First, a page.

Marko Hren was active in the Ljubljana Peace Movement Working Group throughout the '80s and has recently been involved in setting up both a Centre for the Culture of Peace and Nonviolence and a Peace Research Institute. A member of the WRI Council, he initiated the campaign for Slovenia Without an Army.
The story of Yugoslavia begins after the Second World War. The army was established during the war. It was a revolutionary army almost exclusively connected to the Communist Party and the political system. We had a Holy Trinity of Army, Ideology and Political System. These three elements are closely interconnected: Communists in the Army, generals in the governments, and so on. The chief of all three units -- a general, president, and ideologist all in one -- was Tito.
We have a hierarchical structure and therefore good grounds for the militarisation of the political system and also of social life, of education and the media, etc. In 1949-50, Tito gave a historical "no" to Stalin, which means he gets in power for a couple of decades and Yugoslavia starts to redefine its way to socialism and so distinguish itself from other Eastern countries. Yugoslavian political leaders invent self-management and, together with Tito, the defence concept which is literally called "general people's defence civilian protection". This was abbreviated to SLONDS and implemented in every aspect of life in Yugoslavia. Each factory had a SLONDS unit, each community, sport organisation, cultural group, everywhere. The rules of the game were the same, just as the committees were the same. Within the Communist Party, within the political and decision-making bodies, each structure had a committee for SLONDS.
This concept, like self-management, was generally implemented at the same time everywhere in the country. Yugoslavia is a multi-state country, which has six states within the federation. We have a joke that Yugoslavia has seven neighbours, six republics, five languages, four nations, three religions, two alphabets and one party! Our religions range from Islam to Orthodox, our neighbours from NATO to neutral to Warsaw Pact. It is a rich variety. We have learned that one model cannot be applied to such a vast and varied rainbow. This is why self-management failed and why this concept of defence failed.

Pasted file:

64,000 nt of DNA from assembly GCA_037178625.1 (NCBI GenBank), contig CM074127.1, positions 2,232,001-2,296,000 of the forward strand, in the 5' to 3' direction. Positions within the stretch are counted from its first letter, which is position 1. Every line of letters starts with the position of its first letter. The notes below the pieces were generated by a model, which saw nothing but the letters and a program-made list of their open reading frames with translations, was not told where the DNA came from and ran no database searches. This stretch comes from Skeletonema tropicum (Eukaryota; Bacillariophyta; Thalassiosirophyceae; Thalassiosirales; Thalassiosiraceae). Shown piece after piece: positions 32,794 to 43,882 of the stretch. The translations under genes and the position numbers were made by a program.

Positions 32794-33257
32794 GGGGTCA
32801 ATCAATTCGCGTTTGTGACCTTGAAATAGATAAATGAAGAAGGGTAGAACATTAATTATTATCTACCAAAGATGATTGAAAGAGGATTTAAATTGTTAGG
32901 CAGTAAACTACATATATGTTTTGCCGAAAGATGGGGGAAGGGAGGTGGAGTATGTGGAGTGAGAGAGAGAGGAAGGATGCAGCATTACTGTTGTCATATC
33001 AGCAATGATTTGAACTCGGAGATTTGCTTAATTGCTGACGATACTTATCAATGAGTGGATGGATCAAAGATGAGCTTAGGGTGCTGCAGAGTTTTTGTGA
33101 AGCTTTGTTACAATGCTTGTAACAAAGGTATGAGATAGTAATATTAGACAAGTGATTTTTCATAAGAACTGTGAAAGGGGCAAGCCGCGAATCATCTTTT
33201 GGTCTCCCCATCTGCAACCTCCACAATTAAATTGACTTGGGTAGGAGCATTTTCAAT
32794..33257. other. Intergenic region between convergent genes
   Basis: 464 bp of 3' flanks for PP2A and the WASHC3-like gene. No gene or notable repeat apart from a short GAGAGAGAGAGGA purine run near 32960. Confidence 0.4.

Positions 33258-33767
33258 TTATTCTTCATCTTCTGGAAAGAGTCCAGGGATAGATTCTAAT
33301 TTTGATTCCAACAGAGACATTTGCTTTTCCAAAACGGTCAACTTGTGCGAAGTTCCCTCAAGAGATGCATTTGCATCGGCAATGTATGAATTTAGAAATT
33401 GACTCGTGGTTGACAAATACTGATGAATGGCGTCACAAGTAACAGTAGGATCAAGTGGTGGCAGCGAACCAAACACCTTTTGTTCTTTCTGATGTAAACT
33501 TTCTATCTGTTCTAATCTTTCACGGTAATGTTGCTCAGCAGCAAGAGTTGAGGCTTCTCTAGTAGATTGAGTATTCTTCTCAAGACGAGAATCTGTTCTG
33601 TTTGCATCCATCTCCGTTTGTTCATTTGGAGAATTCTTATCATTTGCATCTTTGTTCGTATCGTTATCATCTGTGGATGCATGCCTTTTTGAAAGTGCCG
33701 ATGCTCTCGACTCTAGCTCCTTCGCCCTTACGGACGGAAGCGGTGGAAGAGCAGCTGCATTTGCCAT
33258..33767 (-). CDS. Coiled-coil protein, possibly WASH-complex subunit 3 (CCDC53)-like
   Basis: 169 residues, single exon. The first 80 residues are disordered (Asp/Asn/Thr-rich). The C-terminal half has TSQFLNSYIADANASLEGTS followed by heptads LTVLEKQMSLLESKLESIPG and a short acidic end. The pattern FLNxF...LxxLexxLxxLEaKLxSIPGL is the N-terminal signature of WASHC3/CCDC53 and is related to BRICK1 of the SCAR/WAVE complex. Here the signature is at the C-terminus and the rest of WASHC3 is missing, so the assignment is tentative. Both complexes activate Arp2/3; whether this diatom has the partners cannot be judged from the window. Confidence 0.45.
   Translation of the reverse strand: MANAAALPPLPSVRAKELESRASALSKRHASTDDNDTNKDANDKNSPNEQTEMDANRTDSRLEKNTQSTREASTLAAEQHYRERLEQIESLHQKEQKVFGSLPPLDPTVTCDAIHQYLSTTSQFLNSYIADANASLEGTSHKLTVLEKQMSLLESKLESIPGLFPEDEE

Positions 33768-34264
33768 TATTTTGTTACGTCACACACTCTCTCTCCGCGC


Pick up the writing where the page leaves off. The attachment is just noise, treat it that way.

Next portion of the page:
Another problem with this concept was that it was implemented from above and strictly within the State-Party framework. It was completely bureaucratised, with hundreds and hundreds of bureaux. You can imagine if each factory had its office! These SLONDS officials did nothing, of course, except run the bureaucracy. It was completely cut off from society. People could not identify with it.
The third problem was the worst: there was hierarchy, order, discipline -- all the values of the state. These committees were used as a control mechanism in many ways: a way to get information from people, a way to control them, to intervene in their lives if necessary. Finally, SLONDS had a role in the militarisation of society as a whole.
Some days ago Yugoslavia agreed to abolish all the SLONDS committees. These committees will be dismissed, they are now dead. The whole concept of defence will now have to be rethought. Yugoslavia is splitting up and the Communist Party has been dissolved. The exact definition Tito and others had, of a complementary combination of the people, together with the Army, defending the State.
Rather than using the word complementary we should accept the reality that these two concepts exist parallel to each other. They can cooperate at times, but they can also exclude each other.
I want to talk now about two parameters which I think exclude each other.
Military logic is defined by following parameters. It is state-based. Military defence applies to state borders. The military universe accepts the state and borders as relevant. It is something which presupposes, even demands, obeying society and therefore it requires centralisation. This implies subordination, which also implies a punishing policy. A hierarchical order is also basic parameter.
On the other hand, when we try to define the qualities of people's power, from which comes social defence, we find it community-based, civil society, based on people. Civil society by definition does not recognise state borders. The state may want to use military power as a defence concept, but civil society doesn't. We assume here a civil society where individuals are active, with a variety of differences, where pluralism is alive.
In the case of Yugoslavia the concept of general people's defence could not be implemented in the same way in Kosovo, where rural Albanian and patriarchal groups of people live, as in a Serbian shepherd village or in the city of Ljubljana.
We have two concepts here -- the military concept of separation and confrontation; the social defence concept of cooperation and communication. These qualities and parameters are very different. One we believe is slowly dying; the other we hope is gaining more life and can be implemented with strength and patience.
Now I think we in Slovenia have a good opportunity to abolish the army. It is a small country, relatively homogeneous and we can reach consensus on certain questions. When Slovenia gains more autonomy, it will be able to determine its own defence concept. In my opinion, for Slovenia to introduce its own army would be extremely provocative and provide an excuse for a nationalist war.
My friends and I are proposing that Slovenia, as a small new state, should develop a new defence policy -- an alternative security concept based on peace politics and incorporating social defence. We want help in deciding what parameters we must think about. Slovenia now has two options, to demilitarise or to have our own army.